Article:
By Leslie Cerpa
Did you know you can have more than one sexual debut? For many people, their sexual debut, or “first” sexual experience was an experience that they perhaps did not enjoy, weren’t ready for, and/or might feel as though the person they had sex with for the first time was not the adequate “one” for them. Many of these people wish to reclaim, or take back, that part of them and choose to become “second-generation virgins.”
Let’s start with virginity! What exactly is that?
The definition of virginity is very fluid. “Virgin” originated from the Greek word “Virgo” or maiden. It represented women or goddesses who were strong and independent, resistant to the temptations of Dionysus, Greek god of seduction and pleasure. Later in time, virginity became a heterosexual term used to describe women who had not had penetrative sex. The honor of a woman and her family relied on her keeping chastity until marriage. Virginity tests, checking to see if a woman’s hymen (a thin layer of skin located in the entrance of the vagina) was still unbroken, were common.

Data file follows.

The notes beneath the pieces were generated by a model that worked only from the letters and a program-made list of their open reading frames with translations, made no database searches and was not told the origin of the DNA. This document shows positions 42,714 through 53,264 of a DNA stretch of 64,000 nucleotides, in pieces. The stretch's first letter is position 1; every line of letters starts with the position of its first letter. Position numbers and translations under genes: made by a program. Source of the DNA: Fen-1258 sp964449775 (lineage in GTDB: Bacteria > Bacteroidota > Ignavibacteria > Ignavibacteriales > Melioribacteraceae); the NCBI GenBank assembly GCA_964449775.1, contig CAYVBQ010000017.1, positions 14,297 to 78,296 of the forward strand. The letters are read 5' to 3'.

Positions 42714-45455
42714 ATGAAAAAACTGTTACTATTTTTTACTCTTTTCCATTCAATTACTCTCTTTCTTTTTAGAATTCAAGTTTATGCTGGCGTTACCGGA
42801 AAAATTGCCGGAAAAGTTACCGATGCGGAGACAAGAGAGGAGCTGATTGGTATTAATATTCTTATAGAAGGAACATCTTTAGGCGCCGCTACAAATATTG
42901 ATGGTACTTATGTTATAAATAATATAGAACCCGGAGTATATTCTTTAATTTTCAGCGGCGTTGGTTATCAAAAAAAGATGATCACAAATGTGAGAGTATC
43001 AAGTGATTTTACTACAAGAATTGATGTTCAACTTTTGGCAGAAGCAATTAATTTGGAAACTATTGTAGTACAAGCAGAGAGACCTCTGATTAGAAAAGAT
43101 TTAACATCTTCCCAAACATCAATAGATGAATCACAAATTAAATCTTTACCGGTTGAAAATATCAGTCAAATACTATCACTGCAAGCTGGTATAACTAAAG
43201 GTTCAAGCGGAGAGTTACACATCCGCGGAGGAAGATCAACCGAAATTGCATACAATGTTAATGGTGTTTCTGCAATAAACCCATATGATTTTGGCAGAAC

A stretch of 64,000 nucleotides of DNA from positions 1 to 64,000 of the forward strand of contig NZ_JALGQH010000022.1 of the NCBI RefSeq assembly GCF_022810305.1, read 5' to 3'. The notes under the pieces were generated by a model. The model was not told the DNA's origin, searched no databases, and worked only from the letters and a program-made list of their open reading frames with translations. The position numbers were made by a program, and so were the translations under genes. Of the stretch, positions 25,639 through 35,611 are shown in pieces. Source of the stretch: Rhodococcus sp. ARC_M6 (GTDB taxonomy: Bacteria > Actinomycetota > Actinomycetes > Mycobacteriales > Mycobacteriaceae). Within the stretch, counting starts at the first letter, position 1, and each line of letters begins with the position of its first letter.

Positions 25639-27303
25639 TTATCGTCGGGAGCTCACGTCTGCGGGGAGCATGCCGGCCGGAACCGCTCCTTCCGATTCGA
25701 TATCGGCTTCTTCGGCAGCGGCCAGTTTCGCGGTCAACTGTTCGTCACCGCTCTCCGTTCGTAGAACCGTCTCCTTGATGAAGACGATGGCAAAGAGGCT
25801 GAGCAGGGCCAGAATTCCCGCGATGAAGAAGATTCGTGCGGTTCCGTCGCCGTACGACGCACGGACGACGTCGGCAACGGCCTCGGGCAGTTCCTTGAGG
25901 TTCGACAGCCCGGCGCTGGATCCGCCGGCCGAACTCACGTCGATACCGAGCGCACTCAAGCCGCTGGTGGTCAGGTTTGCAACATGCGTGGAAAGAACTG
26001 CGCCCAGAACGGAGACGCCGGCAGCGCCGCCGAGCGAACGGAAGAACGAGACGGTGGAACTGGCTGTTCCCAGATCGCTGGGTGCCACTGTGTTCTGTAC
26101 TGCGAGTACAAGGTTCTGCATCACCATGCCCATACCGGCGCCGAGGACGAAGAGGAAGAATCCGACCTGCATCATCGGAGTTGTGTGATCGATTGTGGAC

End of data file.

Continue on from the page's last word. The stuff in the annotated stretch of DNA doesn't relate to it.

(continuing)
Today, “virginity” extends to people of all sexualities and gender identities. Not all women are born with hymens. In fact, they easily break with normal physical activity. Virginity is extended to any kind of sexual action, not just penetration. And even penetration does not necessarily have to involve a penis. So, if you ask different people what “virginity” means, you will most likely get a multitude of different answers and opinions. That’s because “virginity” has transformed into a relative term, up to personal interpretation.
So, why reclaim virginity?
After a “first” sexual encounter, many people may choose to abstain from sex in order to reevaluate their beliefs and values about sex. They may want to be more prepared and emotionally and physically ready to engage in sex again. Others may feel as though something was “taken” from them after their “first” time. Perhaps they were pressured or raped; in which case reclaiming their virginity empowers them so that when they are ready to have sex, it’s a special debut for them. Remember, even if you've had sex before, only YOU and you alone get to decide when you are ready to have sex again.
Once a person chooses to reclaim their virginity, it’s important they communicate with their partner their feelings about what they’re comfortable with doing and not doing. Secondary virginity is more than just a physical state; it’s a powerful frame of mind.